Feel free to Contact Marianne with any cooking questions you might have.

  5. This tip is courtesy of Clifford Wright.

Eggs - Hard Boiling

  1. This tip is courtesy of Clifford Wright.

  2. I often don’t get the eggs out an hour in advance like he suggests, so my cheat is to put them in the microwave for 10-15 seconds.

  3. Remove eggs from fridge for an hour. Put in pan with cold water and 1 t salt. Put on lid. Bring to a boil and cook 9 minutes. Put in bowl with ice water. Crack and peel or store for later use.

Farro, About, Cooking Basics and Recipes - click here

Freezing Soups, Stews, Grains, Beans

  1. Freeze extra soup/stews/chilis in 16 or 32 ounce deli containers for a quick meal. Label with masking tape and a sharpie on the lid. Using like-shaped containers makes it easier to organize the freezer.

  2. Reheat in a pot on the stove or put in bowls to microwave. Don’t microwave the plastic container.

  3. For curries and chiles that get served over a grain, freeze extra in sandwich baggies in 4 oz portions. Push it to make a “tube”, fold the top over and run a 10” piece of masking tape around the middle of the tube (like the ring on a cigar but mid-way down). This size also works perfectly as a small side dish for two.

  4. Put the frozen grain in a bowl and reheat 45 or so seconds in the microwave. Or stovetop in a double boiler.

  5. Cooked beans can be frozen in their cooking liquid in 8-16-32 oz deli containers. Mark the type with a sharpie on masking tape and whether they have been seasoned yet (beyond sea salt, pepper & olive oil). I like 8 and 16 oz sizes so I can pull out a little to use in Mexican breakfasts, as an add-in to a grain or as a side dish on its own.

Leafy Greens - Storing

Herbs coming in a clamshell package can be kept like that if you have the storage space. For bunches of herbs & greens,  remove any twist tie or rubber band, and gently shake out the herbs. If there are any discolored or slimy bits, remove them now. Rinse the remainder under cool water and then shake out. gently but thoroughly. Spread the greens(all top to bottom) on a linen towel, cloth napkin or paper towel. Roll up gently. If the towel is very dry, sprinkle a few drops of cool water on it and put the roll in a produce bag. Don’t use a twist tie or a resealable bag as a little air is needed. It is fine to put into a produce drawer, but not if it might get crushed or shoved around. Actually, no produce items benefit from this treatment. Try to store produce where it can repose gently until it is used.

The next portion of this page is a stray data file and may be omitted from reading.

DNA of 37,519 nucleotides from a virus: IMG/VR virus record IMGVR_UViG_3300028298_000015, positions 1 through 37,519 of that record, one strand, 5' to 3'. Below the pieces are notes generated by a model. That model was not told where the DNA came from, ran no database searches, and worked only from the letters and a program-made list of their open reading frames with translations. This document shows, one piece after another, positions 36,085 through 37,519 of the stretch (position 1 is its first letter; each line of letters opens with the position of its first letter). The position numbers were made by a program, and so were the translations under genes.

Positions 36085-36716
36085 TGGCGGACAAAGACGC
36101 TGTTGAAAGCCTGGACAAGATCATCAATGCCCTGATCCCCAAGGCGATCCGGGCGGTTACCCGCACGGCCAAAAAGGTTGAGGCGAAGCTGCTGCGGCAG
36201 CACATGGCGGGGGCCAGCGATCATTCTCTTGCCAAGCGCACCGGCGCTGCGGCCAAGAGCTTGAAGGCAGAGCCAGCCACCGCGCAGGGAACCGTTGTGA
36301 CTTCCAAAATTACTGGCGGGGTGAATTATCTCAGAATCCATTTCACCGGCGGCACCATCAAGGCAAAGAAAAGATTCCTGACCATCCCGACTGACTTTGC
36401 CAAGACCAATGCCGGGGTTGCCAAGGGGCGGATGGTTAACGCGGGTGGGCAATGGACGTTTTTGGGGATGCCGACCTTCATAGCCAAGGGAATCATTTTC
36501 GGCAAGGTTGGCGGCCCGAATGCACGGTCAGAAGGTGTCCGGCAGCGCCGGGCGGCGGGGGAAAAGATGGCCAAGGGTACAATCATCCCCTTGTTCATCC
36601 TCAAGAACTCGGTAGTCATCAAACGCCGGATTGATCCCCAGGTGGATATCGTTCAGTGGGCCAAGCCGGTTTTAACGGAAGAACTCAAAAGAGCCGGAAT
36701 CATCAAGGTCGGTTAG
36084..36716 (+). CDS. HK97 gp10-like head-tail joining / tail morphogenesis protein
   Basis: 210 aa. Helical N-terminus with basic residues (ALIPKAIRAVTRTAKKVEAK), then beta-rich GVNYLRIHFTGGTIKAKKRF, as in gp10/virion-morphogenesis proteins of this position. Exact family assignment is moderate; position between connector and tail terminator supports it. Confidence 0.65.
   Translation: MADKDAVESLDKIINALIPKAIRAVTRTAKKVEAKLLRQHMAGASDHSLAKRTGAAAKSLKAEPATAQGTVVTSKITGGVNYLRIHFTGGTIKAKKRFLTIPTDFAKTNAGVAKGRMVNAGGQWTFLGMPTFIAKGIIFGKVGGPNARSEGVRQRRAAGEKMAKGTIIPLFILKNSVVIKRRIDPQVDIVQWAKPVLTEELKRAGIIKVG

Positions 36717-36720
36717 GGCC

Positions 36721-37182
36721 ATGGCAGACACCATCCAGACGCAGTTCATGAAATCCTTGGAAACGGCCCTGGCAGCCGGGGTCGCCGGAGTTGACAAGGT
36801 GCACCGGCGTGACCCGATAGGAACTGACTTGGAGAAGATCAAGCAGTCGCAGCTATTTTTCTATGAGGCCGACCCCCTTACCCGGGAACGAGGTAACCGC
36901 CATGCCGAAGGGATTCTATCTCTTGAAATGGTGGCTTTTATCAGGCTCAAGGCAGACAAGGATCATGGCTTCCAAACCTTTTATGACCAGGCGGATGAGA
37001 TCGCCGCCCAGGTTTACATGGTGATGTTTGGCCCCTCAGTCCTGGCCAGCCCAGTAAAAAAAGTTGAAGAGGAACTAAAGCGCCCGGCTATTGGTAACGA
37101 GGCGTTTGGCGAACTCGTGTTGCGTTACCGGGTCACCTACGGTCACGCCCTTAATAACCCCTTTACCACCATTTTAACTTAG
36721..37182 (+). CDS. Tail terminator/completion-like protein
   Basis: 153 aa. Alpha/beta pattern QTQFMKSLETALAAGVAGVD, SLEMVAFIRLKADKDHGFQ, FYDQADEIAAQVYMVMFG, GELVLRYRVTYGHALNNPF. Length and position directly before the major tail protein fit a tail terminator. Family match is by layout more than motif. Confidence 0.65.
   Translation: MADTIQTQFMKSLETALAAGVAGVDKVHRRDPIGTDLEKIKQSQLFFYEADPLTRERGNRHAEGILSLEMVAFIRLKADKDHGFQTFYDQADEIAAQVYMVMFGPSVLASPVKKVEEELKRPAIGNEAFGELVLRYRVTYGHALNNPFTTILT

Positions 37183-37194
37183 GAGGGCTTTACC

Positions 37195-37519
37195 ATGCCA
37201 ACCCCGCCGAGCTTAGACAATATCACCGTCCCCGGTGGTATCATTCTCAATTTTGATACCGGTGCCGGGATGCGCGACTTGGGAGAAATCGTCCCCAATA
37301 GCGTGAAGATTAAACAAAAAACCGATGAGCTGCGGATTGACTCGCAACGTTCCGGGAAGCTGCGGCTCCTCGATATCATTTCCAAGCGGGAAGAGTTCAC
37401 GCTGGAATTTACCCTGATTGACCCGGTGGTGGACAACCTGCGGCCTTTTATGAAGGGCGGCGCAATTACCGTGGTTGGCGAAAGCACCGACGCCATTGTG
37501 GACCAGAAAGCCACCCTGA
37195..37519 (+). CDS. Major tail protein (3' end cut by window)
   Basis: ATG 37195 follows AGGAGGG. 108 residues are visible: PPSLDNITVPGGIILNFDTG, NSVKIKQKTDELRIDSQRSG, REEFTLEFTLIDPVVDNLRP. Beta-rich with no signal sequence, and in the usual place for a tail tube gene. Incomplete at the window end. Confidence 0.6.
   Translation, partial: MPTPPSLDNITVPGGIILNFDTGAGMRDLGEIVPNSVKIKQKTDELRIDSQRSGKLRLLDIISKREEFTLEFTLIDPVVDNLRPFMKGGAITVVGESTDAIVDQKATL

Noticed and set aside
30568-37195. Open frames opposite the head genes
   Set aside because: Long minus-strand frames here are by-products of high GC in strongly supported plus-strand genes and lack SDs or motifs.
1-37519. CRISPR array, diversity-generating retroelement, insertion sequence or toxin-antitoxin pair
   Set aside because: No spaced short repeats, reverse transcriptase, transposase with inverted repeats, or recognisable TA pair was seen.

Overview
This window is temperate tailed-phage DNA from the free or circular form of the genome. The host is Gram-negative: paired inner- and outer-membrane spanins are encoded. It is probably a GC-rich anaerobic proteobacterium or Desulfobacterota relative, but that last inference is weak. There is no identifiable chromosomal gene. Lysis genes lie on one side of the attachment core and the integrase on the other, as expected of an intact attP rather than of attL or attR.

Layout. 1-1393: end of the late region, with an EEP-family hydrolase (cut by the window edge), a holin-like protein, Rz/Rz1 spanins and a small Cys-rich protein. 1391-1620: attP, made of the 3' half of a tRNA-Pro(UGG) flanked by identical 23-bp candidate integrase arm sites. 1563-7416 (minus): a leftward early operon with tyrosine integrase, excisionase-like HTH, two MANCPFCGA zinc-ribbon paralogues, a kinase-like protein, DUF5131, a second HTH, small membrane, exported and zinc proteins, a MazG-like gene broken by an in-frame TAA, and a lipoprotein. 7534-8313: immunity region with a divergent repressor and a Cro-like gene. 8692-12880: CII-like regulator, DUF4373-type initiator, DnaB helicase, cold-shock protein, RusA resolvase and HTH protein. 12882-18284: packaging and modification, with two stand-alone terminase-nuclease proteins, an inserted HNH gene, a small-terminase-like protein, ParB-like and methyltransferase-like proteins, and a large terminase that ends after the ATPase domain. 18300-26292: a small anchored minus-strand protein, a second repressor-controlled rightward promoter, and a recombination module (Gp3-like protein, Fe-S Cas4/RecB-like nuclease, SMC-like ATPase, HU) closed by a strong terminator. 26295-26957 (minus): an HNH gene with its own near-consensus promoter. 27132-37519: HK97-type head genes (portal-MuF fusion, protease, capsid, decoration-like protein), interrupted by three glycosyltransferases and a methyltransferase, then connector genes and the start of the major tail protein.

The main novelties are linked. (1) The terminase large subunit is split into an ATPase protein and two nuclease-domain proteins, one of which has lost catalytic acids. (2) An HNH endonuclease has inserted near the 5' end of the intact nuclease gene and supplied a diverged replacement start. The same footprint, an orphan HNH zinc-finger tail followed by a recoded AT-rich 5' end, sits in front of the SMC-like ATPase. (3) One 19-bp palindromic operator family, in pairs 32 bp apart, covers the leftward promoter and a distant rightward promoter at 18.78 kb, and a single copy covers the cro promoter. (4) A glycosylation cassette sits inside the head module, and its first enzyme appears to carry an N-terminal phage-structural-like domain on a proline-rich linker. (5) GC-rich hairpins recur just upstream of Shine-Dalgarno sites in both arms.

Herbs & Spices

Which is which?

  1. An herb is the leafy green part of the plant. A spice is the seed, bark, hull or other non-leafy part of a plant. Interestingly, cilantro is the leaf of the cilantro plant, and coriander is actually the seed of the cilantro plant (or one might say cilantro is the leaf of the coriander plant. . ._

Using Fresh vs Dry Herbs

  1. Use fresh herbs whenever you can, but good quality dry herbs work in most situations.

  2. Exceptions include dry cilantro and dry chives.

  3. Also don’t try to make pesto with dry herbs

  4. 1t dry herb = 3 t fresh

  5. When using dry herbs, always crumble them before adding to dishes to release more flavor.

  6. When using fresh, add whole sprigs to and pull out before serving. Fine chop some of the fresh and toss in at the last minute to give a more intense flavor. Don’t chop woody stems.

  7. Use restraint when adding herbs, you can always add more, you can’t take away too much. A little rosemary goes a long way. Too much of oregano can also overwhelm.

  8. Dry any extra fresh herbs and add to your spice jar. Either chop and set in a flat dish to thoroughly dry or hang sprigs in a upside down to dry.


Information from

  1. Soften in 95 degree water. Use enough water to reach level of honey in jar. Do not microwave or boil - this makes it lose something.

  2. Eating honey from a 50 mile radius of where you live helps you build a resistance to allergy symptoms

  3. Substitutions

    one cup = 12 oz

    use 2/3 cup honey for 1 cup sugar

    add 1/2 t baking soda per cup honey used

    reduce liquid by 1/4 cup per cup honey used

    reduce oven temp by 25 degrees to reduce browning

Leeks, About

Leeks are a relative of the onion, and are especially loved by the French. Onions can be substituted in a pinch, but once you start using leeks, you’ll want to use them whenever you can. They are especially wonderful in egg dishes, in sautes with mushrooms, in pilafs and soups. They can be quite expensive, so whenever I see nice looking ones at a good price, I buy several and gladly work them into our meals. You only use the white part of the stem in cooking (use the tops in stock), so gauge the quantity accordingly. It may only be ¼ of the weight of what you buy.